Friday, September 22, 2006


Over at the website of the American Music Junta Center, Dennis Báthory-Kitsz has done a survey of composers on the subject of productivity, as part of his "We Are All Mozart" project.

Readers of this page know that I am not shy of terminology borrowed -- and often quite loosely -- from the dismal science, but in this case I'm rather uncertain about the importance of production in a gift economy, like that of new music.

In general, the exchanges involving works of music in our community are of such modest monetary value that even a description in the most micro of microeconomic terms would be an exaggeration. But the exchanges we make must have real value by some other measure, or we surely wouldn't be bothered with the enterprise, let alone engage in it with such passion. A more useful description might rather be in terms of an exchange of gifts, with any accompanying exchange of money a matter of incidental if not random noise. But it's difficult for me to imagine that the value of a gift can be meaningfully or consistantly related to a level of productivity.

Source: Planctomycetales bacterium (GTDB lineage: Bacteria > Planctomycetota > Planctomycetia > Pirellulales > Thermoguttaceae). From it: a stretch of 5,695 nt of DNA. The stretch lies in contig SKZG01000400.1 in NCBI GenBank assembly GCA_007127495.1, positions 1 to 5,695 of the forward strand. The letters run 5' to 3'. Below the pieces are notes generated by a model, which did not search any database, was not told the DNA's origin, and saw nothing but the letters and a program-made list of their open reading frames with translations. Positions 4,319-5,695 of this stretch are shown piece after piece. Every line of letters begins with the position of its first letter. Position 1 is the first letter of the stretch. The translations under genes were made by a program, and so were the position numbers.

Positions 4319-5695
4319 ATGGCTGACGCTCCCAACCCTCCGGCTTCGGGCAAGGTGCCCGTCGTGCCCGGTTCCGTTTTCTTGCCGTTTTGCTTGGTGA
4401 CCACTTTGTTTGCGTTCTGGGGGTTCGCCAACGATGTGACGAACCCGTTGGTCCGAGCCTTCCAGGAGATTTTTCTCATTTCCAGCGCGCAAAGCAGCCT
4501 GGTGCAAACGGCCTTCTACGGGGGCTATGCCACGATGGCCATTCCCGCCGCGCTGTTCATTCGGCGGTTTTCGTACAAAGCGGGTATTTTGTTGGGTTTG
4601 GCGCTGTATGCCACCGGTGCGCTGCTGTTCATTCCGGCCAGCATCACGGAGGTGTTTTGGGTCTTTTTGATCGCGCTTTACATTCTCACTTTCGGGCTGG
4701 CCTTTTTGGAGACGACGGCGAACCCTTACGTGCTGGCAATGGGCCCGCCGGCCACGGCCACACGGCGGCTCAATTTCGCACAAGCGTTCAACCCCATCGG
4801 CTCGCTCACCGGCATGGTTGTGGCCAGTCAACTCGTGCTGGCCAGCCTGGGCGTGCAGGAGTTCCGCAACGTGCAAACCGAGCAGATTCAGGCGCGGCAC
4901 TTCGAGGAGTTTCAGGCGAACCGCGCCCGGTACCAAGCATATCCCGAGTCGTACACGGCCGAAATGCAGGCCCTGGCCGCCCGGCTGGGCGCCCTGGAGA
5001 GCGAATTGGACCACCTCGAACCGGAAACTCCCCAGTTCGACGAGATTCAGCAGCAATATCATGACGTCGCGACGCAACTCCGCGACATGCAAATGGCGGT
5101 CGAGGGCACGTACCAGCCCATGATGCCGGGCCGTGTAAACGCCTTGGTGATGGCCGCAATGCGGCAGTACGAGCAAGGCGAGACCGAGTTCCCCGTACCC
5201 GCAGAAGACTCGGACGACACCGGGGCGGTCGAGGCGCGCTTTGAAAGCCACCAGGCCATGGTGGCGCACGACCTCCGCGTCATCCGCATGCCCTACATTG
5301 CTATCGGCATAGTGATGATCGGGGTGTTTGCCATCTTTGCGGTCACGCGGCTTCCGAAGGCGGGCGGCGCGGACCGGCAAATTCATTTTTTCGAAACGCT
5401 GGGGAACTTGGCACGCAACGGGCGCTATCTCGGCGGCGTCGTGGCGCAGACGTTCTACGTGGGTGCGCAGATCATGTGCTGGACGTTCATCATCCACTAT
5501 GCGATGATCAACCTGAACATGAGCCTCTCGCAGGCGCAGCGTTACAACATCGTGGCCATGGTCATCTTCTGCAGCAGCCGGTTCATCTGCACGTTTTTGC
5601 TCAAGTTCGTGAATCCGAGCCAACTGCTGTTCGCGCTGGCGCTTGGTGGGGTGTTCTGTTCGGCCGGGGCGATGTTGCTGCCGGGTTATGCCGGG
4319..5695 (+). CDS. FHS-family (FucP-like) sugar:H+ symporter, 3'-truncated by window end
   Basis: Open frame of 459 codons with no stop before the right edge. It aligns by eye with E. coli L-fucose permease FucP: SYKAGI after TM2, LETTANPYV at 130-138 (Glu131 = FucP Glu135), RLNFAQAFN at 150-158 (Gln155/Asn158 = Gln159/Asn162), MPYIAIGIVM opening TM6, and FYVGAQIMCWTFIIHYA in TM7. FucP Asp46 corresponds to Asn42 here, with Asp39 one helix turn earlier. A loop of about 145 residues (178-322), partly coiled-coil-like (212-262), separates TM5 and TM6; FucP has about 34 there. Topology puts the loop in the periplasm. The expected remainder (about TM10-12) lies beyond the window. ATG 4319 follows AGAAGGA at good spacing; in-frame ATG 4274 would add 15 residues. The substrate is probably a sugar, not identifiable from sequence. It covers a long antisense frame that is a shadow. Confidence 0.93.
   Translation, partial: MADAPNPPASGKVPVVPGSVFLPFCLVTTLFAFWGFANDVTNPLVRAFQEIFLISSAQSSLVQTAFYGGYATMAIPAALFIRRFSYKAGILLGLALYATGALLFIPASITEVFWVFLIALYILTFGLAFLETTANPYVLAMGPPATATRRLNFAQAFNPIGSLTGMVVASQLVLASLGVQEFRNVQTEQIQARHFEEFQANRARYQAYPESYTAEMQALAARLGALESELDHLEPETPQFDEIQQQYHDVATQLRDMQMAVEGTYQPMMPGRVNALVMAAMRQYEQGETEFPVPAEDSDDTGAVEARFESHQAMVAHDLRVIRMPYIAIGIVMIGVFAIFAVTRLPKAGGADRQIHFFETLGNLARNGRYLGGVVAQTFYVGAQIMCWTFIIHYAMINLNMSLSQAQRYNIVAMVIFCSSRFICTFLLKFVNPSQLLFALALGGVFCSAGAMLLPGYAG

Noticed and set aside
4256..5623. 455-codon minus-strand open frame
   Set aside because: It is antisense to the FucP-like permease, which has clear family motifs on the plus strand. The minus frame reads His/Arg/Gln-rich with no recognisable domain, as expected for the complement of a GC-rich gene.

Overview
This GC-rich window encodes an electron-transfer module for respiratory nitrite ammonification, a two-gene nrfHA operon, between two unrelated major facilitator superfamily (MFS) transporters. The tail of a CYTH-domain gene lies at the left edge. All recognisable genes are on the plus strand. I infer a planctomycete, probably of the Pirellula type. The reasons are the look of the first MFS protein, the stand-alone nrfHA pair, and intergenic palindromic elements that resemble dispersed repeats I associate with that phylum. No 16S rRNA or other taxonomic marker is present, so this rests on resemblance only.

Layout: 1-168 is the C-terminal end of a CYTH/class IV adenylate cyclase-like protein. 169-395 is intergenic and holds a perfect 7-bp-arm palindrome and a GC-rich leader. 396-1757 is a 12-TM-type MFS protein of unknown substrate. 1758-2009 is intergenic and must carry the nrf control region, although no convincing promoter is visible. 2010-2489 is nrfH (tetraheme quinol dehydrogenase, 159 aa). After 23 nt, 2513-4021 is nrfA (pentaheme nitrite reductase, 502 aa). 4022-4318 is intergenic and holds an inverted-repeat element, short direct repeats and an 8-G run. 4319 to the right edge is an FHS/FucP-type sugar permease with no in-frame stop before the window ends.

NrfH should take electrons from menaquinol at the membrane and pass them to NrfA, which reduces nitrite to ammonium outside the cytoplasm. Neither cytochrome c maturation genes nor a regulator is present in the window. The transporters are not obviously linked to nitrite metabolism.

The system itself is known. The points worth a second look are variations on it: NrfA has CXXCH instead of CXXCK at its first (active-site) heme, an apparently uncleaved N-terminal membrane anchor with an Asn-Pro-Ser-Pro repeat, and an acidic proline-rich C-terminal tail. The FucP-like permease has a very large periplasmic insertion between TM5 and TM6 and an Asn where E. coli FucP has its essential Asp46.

Moreover, if I am reading Báthory-Kitsz's article correctly, the implication is that high productivity in music has value in itself. It's far from clear to me that this should be so. Indeed, it is precisely because I can hear new music as an opportunity - when not an imperative - for resistance to the prevailing musical culture (as well as the larger culture around that music) that I have to reject a simple attachment of music-making to the prevailing work ethic.

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